If George Romero can be considered the father of the zombie movie, then the Halperin brothers are the grandfathers. More than 30 years before Romero made Night of the Living Dead, producer Edward Halperin and director Victor Halperin introduced the film world to zombies with White Zombie. Four years later, in 1936, the Halperins followed it up with Revolt of the Zombies, and although it didn’t fare as well as White Zombie, it helped to invent a new genre of horror film.
Revolt of the Zombies takes place at the end of World War I. A priest (William Crowell) confesses that a unit of Cambodian soldiers who are fighting alongside the allies are in fact zombies – unfeeling, fearless beings who are completely at the control of their master. After the war ends, a General named Mazovia, played by silent film actor Roy D’Arcy (The Merry Widow), leads an expedition into Cambodia, ostensibly to find and destroy the zombie-making formula so that it can never be used again. His team includes an interpreter named Armand Louque (Dean Jagger from Bad Day at Black Rock), a General named Duvall (George Cleveland, who went on to play Gramps on T.V.’s “Lassie”), Duvall’s daughter Claire (Dorothy Stone) and another fellow named Clifford Grayson (Robert Noland). There is a love triangle within the expedition; Armand is in love with Claire, and Claire is in love with Clifford. Armand proposes to Claire, who accepts just to spite Clifford. The proposal is temporary however, as Claire soon ends up in Clifford’s arms. Once inside the jungles of Cambodia, it is Armand who discovers the formula, and he uses it to win Claire’s love in the sleaziest ways possible. Soon, it’s hard for anyone to tell who is thinking for themselves and who is under Armand’s control.
In most people’s eyes, Revolt of the Zombies does not live up to the hype of being the “sequel” to White Zombie, and truthfully, it’s an inferior movie in comparison. But, standing on its own, Revolt of the Zombies is an important film. Not only is it part of the first zombie movie franchise, it boasts a creative plot and unexpected twists. The setting of World War I and the inclusion of zombie soldiers is genius, and the movie would have been much better if it focused more on the zombie army.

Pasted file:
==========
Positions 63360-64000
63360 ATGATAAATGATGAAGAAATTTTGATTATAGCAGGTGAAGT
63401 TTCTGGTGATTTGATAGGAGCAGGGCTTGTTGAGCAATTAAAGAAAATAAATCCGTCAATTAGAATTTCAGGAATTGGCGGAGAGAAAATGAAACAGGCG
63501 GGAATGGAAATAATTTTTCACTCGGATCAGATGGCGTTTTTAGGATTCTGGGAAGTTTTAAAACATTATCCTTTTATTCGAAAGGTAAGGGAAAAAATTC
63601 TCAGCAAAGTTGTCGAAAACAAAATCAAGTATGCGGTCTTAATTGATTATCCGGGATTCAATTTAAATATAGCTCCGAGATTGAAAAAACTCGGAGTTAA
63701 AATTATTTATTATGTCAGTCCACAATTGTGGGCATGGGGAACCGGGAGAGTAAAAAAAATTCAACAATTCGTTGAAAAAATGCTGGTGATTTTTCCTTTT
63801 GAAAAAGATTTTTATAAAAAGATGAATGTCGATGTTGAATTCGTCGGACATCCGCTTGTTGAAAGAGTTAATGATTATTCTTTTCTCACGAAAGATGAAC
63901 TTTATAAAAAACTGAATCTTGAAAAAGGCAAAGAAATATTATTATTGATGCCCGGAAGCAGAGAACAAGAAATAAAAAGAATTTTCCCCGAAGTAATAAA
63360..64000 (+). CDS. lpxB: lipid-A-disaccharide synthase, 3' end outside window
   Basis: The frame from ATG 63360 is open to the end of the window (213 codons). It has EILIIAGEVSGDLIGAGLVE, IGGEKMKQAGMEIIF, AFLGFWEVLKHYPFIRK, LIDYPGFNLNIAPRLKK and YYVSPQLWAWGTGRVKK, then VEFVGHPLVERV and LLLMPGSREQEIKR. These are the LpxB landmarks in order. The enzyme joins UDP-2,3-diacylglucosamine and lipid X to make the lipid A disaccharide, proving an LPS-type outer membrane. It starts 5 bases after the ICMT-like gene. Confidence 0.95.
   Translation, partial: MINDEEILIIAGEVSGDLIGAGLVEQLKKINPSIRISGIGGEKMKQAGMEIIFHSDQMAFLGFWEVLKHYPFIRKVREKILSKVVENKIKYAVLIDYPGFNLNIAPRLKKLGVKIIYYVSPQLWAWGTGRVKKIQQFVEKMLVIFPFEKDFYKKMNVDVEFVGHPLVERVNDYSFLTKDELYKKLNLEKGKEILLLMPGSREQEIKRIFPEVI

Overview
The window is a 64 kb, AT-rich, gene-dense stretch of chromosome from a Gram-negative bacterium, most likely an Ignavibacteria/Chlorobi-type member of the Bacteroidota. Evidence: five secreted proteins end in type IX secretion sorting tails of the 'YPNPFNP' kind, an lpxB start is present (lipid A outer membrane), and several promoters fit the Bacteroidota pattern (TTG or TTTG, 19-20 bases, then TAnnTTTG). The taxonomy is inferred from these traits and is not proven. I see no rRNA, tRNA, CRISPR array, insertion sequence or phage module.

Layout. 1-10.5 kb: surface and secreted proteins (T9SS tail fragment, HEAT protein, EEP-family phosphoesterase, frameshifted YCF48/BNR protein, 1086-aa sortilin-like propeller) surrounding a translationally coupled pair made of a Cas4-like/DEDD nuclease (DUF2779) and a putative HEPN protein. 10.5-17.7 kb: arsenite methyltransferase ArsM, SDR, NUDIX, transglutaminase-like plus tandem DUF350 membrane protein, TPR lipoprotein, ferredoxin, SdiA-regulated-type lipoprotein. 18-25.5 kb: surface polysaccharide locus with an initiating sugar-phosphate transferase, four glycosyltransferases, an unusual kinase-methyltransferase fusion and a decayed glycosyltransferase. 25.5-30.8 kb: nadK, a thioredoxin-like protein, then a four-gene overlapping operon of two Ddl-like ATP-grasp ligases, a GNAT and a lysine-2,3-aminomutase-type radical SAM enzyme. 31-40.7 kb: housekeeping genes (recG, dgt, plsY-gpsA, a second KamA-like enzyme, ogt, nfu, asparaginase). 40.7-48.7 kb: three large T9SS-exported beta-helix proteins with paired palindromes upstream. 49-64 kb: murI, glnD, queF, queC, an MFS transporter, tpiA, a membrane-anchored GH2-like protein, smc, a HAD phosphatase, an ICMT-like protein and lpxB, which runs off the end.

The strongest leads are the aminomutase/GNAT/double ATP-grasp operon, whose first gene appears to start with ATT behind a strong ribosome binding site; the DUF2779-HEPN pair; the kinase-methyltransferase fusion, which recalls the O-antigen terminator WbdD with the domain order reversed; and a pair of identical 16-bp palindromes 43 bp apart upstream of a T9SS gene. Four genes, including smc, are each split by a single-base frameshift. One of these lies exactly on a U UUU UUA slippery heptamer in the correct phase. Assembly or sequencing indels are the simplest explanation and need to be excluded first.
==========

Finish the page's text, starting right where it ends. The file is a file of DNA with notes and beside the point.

Revolt of the Zombies has problems with its second act. Mainly, the entire second act. While the middle act of a movie should be where the meat of the story takes place, Revolt of the Zombies plods through, spending much too much time on the love triangle and not enough time on, well, the zombies. After a great setup where the film’s characters are introduced and the journey is begun, the film starts to drag. Just when it’s just about to lose the audience completely, it picks back up for a great ending. The middle section feels like filler, with too much time dedicated to a soap-opera subplot that, while essential to the outcome of the film, could have been simplified so that more time could have been spent on zombies.
The zombies in Revolt of the Zombies are not Romero’s zombies. They are not rotting, mutilated corpses. They are normal looking humans, just with blank, emotionless looks on their faces. Another difference between Romero’s zombies and Halperin’s zombies is that Halperin’s zombies are not dead; they are living beings that, thanks to a voodoo spell, are under the complete control of their master. As such, they return to normal once the curse is broken, which is the cause of the “revolt” in the title. The expedition and the zombies both want the same thing – for the zombie formula to never be used again.
Revolt of the Zombies is a flawed film. The acting is laughable at times, especially during the death scenes. The special effects are non-existent. The “locations” are the 1930’s version of green-screen, which is to say that the actors are performing in front of a picture or a projection of a jungle or a temple, not actually interacting with the set. And the script, while competently written, feels rushed, like it’s the first and only draft that was done. In spite of these flaws, Revolt of the Zombies still holds historical significance as the first zombie sequel, and the best thing that a horror filmmaker can hope for is the opportunity to make a sequel.
—Revolt of the Zombies is part of the public domain. This means you can watch the entire film for free right now below.–